Positive evaluation for Te KotahitangaEducation
Education Minister Anne Tolley and Associate Education Minister Dr Pita Sharples say that an evaluation of the professional development programme, Te Kotahitanga, shows it improves motivation and teaching for Maori students.
Te Kotahitanga, which supports teachers to raise achievement among Māori students, is currently being used in 49 English-medium secondary schools throughout New Zealand.
"This Government is absolutely committed to raising educational achievement among Māori students," says Mrs Tolley.
"Te Kotahitanga is an important part of that goal. Along with improving results, it works with teachers to create culturally responsive learning environments, and this evaluation shows it is working.
"It also highlights increased job satisfaction and motivation among teachers, which is extremely positive," says Mrs Tolley.
The Government has invested almost $20 million in extending Te Kotahitanga to an additional 17 schools, allowing 7,000 more Māori students and 900 more teachers to be involved in the programme.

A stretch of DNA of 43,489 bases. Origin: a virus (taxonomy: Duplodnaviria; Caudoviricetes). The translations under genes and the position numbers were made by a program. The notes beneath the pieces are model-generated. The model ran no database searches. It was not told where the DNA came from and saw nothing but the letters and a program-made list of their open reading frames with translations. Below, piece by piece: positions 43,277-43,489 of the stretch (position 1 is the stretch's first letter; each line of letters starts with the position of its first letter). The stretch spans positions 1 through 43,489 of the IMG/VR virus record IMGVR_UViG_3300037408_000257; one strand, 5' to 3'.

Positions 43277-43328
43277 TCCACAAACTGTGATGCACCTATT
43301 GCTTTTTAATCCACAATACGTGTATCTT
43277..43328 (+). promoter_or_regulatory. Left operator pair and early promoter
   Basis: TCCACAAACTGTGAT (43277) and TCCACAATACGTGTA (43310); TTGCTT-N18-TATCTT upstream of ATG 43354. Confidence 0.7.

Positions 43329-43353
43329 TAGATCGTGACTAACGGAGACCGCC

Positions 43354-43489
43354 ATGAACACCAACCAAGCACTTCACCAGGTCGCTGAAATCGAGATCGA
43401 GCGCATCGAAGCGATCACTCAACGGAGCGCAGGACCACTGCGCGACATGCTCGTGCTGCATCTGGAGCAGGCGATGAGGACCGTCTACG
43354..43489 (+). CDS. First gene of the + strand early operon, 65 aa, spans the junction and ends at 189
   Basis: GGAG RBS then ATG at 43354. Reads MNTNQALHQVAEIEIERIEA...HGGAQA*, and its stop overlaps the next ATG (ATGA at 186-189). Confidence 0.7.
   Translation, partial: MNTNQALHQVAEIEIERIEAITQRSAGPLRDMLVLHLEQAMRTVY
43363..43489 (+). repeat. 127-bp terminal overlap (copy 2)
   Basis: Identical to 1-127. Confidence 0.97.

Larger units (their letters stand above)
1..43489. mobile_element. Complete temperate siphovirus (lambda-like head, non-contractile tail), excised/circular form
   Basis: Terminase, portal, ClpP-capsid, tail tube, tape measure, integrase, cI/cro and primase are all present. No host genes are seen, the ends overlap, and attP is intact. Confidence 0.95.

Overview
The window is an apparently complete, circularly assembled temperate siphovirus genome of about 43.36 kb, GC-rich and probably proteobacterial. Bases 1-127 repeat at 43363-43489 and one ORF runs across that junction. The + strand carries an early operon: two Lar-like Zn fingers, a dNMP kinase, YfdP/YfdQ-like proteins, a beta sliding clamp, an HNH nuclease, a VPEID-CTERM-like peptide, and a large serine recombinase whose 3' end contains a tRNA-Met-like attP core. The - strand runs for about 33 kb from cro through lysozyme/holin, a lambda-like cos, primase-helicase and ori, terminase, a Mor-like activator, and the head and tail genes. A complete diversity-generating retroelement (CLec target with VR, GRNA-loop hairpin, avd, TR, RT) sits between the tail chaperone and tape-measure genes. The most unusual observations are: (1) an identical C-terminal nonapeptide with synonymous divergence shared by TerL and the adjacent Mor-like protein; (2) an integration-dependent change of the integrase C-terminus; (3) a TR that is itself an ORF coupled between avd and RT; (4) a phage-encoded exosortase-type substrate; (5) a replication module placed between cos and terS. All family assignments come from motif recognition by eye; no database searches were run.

The Victoria University evaluation, released today, examined data from 22 Te Kotahitanga schools from 2004 - 2008, and is the first external evaluation of the programme.
"Te Kotahitanga recognises the importance of culture for learning, and helps teachers to improve practices, expectations and beliefs about Māori students," says Dr Sharples.
"Te Kotahitanga shows that if teachers expect their students to succeed - they will! It turns around generations of Maori under-achievement at school, which was blamed on Maori students and their whanau.
"Teachers, principals, board chairs, parents and facilitators were overwhelmingly positive about the design of Te Kotahitanga," says Dr Sharples.
"They said teachers had improved their classroom teaching and learning for Māori students.
"They also reported improvements in attendance, participation, motivation, and engagement."
For more information see: www.educationcounts.govt.nz